For the moment, at least, Trumpcare may actually be dead—thanks only in small part to the “liberal media,” which see Russia, and pretty much only Russia, from their TV studios. Cable news was there to catch the drama of Senator John McCain casting his decisive vote on the GOP’s “skinny repeal” bill early Friday morning, in effect saving health insurance for millions of people. But, even as the vote was approaching, the pundits were still talking excitedly about the latest scandal in Trumpland—to the point where Senator Christopher Murphy (D-CN) tweeted, at 10:27 pm:
Hey cable news: there’s actually REAL BREAKING NEWS affecting millions of Americans happening right now. Stop covering Scaramucci for a sec.
And that’s how it’s been for months. Although the American public cares deeply about the fate of health care—in a recent Bloomberg poll, people overwhelmingly named it the most important issue facing the nation—it simply hasn’t been able to compete with the Trump-Russia saga for the media’s attention.
“Russia is an easy, shiny thing to look at. It has intrigue; it has spies. It’s money; it’s behind the scenes; it’s what we don’t know,” Representative Joseph Crowley (D-NY), chair of the House Democratic Caucus, told me. “I do think the media has done some good things,” he said, like “The New York Times digging into who was at that meeting with Donald Jr.” But the news media had less to do with Trumpcare’s downfall than Mitch McConnell’s miserable bills themselves. “It really died of its own weight,” Crowley said last week, referring to one of the Senate leader’s earlier, failed attempts to repeal Obamacare. “McConnell couldn’t buy off enough senators.”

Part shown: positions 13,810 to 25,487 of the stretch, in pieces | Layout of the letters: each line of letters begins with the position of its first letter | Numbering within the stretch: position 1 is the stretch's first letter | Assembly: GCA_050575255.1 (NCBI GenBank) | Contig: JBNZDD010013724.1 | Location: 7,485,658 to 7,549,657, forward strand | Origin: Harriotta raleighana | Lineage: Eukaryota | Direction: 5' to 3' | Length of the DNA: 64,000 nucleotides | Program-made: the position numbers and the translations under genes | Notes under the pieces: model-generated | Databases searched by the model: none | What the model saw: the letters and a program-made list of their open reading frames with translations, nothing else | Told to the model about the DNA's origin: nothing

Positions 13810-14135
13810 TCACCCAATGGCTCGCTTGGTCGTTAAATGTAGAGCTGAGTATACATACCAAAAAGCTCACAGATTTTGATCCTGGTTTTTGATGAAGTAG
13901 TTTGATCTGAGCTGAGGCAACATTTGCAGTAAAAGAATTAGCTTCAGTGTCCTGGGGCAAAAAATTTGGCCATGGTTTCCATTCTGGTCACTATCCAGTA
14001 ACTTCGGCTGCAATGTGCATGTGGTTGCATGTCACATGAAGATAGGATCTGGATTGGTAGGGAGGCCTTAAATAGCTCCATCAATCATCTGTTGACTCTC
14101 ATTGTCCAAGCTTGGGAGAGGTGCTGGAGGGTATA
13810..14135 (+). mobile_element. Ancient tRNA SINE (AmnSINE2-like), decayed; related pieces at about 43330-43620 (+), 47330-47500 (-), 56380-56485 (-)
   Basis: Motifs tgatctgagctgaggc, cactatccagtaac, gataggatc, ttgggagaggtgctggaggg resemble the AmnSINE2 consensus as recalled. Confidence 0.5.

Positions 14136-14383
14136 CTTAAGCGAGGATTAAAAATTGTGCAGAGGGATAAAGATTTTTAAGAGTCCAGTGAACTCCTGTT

Maybe Mitch was short on money. But the real reason Trumpcare went down was the effort by thousands of citizens who have been directly confronting their elected officials (or their staffs when they chicken out of town halls) across the country and in Washington, DC. While the networks have been diligently reporting on congressional votes, they’ve been missing in action where it counts—covering the resistance and actual people whose health, and often very lives, would be on the line if the ACA was overturned.
On Tuesday night, for instance, the ABC, CBS, and NBC news programs each covered the pivotal vote to start debate for several minutes, but did so by focusing almost entirely on McCain. He had flown back to DC just 11 days after undergoing surgery for brain cancer, and then voted with his party on the motion to proceed. Then, as each network showed, McCain gave a terrific speech damning the very kind of legislation he had just voted to advance. The networks either brushed quickly by or completely ignored the hundreds of protesters, including scores of activists with the disability-rights organization ADAPT, who were gathered nearby in the atrium of the Senate’s Hart office building, chanting, “I’d rather go to jail than die without Medicaid!” At least 95 people, many in wheelchairs, were arrested.